But even this theoretical limit won’t do much to constrain the FCC, as last month’s $7.4 million Verizon privacy settlement should make clear. The FCC is essentially rebuilding the FTC’s Unfair and Deceptive Acts and Practices (UDAP) authority. Every Deception case it brings will be premised, in part, on the OIO’s Transparency Rule. So the FCC can impose potentially staggering fines under that rule — even if, technically, it cannot do so for direct case-by-case application of Sections 222(a), 201(b), 706 or the provisions of Title III cited above.

And even where the FCC might bring a pure unfairness case, absent any deception — say, governing what constitutes “reasonable data security” (in the absence of a company’s claim to consumers about their security practices) — the fact that the FCC can’t technically impose a penalty will not stop the agency from coercing a company into making a “voluntary” payment as part of a settlement. And there’s every reason to think the FCC will claim that its first settlement about a practice provides sufficient notice to impose a monetary penalty the next time it brings an enforcement action around that topic. This won’t change much, since the FCC is likely to proceed, as the FTC has, without actually litigating, instead building what the FTC calls a “common law of consent decrees.” But it would at least give the FCC even more leverage in such “negotiations.”

The point is: the FCC has already claimed all the powers it needs to replicate the FTC’s case-by-case approach to privacy regulation — without a rulemaking. Reclassification very much changed what the FCC can do (hence, our concern about this rulemaking and the reason TechFreedom joined the lawsuit to stop reclassification) but it didn’t change the day-to-day policing of broadband privacy (ex post case-by-case enforcement). It just changed the cop on the beat. There is simply no reason for the new cop to suddenly rush ahead with a dramatically different approach (ex ante rulemaking).

The FCC has already claimed all the powers it needs to replicate the FTC’s case-by-case approach to privacy regulation — without a rulemaking.

There is one important thing the FCC can’t do that the FTC could: get injunctive relief for consumers. The FTC Act allows the FTC to seek disgorgement of ill-gotten gains, payable as refunds to consumers, while the Communications Act only allows for penalties. That’s a huge upside of the FTC over the FCC, but… that ship has sailed, and the issue won’t be fixed by rulemaking, whether rushed or not.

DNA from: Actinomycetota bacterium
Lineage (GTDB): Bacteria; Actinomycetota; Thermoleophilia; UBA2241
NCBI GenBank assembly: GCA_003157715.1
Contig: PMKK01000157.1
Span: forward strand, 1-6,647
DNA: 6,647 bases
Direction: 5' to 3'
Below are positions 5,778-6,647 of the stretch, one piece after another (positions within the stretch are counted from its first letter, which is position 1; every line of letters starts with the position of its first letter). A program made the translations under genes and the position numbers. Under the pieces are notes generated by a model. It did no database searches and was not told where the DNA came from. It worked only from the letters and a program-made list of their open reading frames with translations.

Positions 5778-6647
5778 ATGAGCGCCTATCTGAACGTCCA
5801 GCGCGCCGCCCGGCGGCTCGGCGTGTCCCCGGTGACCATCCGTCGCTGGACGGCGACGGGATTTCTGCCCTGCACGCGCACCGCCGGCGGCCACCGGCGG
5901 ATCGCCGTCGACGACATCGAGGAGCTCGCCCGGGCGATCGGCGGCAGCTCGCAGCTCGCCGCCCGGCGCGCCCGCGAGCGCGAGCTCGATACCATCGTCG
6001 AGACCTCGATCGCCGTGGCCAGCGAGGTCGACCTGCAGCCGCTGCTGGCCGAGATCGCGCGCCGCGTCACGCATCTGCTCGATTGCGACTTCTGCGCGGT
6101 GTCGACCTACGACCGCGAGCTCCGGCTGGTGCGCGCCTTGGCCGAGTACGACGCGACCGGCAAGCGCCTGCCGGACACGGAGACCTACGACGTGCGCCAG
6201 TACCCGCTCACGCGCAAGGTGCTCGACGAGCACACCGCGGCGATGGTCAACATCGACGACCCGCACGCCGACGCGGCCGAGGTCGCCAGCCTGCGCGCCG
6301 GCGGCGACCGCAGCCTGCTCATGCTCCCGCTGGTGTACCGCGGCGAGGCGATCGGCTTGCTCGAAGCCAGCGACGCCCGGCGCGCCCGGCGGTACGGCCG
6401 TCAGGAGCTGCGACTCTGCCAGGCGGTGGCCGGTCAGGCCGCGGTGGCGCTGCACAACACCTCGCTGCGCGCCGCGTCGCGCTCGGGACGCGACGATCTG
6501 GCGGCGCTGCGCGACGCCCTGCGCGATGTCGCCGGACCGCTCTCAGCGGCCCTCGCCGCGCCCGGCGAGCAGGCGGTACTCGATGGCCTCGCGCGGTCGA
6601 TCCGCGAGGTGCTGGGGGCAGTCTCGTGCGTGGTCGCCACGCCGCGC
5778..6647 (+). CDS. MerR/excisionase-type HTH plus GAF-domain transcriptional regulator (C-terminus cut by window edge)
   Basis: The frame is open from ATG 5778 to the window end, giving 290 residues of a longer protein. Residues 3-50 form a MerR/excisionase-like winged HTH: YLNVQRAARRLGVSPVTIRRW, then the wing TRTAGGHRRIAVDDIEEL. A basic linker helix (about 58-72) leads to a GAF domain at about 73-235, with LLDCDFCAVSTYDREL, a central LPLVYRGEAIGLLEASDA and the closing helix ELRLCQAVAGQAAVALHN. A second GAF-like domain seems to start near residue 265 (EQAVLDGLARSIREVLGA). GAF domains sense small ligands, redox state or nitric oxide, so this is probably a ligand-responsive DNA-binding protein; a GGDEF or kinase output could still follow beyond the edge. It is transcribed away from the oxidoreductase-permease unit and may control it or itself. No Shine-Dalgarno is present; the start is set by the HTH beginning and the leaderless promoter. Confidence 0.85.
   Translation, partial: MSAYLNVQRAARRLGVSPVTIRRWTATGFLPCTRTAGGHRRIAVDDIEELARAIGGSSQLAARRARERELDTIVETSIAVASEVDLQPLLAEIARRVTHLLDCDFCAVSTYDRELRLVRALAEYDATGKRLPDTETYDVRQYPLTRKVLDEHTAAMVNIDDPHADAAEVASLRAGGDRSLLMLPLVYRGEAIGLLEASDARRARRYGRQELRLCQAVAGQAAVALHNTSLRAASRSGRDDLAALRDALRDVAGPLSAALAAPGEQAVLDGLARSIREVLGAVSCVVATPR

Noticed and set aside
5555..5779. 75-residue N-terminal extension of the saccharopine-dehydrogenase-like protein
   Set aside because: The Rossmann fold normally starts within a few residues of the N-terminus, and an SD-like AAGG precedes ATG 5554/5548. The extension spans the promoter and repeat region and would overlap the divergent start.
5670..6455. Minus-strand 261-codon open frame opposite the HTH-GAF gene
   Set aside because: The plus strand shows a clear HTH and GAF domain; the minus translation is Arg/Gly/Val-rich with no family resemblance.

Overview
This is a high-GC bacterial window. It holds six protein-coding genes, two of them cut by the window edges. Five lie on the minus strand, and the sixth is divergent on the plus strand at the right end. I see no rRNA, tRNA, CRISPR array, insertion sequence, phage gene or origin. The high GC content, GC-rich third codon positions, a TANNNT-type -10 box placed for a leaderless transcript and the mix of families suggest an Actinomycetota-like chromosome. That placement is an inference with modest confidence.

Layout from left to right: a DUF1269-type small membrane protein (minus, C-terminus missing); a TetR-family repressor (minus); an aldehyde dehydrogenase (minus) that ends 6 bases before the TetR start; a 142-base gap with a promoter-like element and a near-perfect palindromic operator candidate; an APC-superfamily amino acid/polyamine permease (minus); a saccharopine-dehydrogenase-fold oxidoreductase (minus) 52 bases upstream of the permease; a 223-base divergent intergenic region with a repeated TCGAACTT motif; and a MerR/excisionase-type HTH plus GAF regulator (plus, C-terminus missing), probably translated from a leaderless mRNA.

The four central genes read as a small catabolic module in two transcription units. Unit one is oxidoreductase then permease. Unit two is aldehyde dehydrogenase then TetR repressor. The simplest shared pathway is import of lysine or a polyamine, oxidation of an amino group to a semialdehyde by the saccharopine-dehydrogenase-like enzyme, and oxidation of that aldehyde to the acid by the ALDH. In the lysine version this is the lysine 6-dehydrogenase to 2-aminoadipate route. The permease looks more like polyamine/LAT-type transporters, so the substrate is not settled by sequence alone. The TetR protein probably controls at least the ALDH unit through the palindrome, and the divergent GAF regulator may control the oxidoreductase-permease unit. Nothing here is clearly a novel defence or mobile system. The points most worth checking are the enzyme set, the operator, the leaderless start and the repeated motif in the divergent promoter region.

This Proceeding Is too Important to Rush

We’ve been here before. The 2015 Open Internet Order was, itself, rushed out the door — over loud, bipartisan objections. Democratic Commissioner Jessica Rosenworcel put it best in her separate statement accompanying the NPRM:

I support an open Internet. But I would have done this differently. Before proceeding, I would have taken time to understand the future. Because the future of the Internet is the future of everything. There is nothing in our commercial and civic lives that will be untouched by its influence or unmoved by its power. I would have taken time for more input. Because I think as public servants we have a duty to acknowledge and respond to the great tide of public commentary that followed in the wake of the Chairman’s proposal. …
I support network neutrality. But I believe the process that got us to this rulemaking today is flawed. I would have preferred a delay. I think we moved too fast to be fair. …
If past is prologue, the future of this proceeding, the future of network neutrality, and the future of the Internet is still being written. I am hopeful that we can write it together — and I am mindful that we must get it right.

The exact same can, and must, be said for privacy regulation. Indeed, for all the reasons laid out above, the case for delay — to allow for normal, considered public input — is far, far stronger.


We urge the Commission to grant ANA’s request for a deadline extension. In addition, if the FCC should lose on reclassification, even in part, we ask the Chairman to issue a Further NPRM to clarify its proposal, with the standard 90 days for comment. In the alternative, if the FCC declines to issue an FNPRM, we request that, at a minimum, the Commission should allow for the normal 60 days for comment, and a further 30 days for reply comment, after such a decision. Depending on the timing of the court’s decision, that may well mean granting an additional extension longer than that requested by ANA — something the FCC should not hesitate to do. The “duty” invoked by Commissioner Rosenworcel requires that the FCC give commenters adequate opportunity to comment on the FCC’s proposals in light of what the D.C. Circuit actually decides.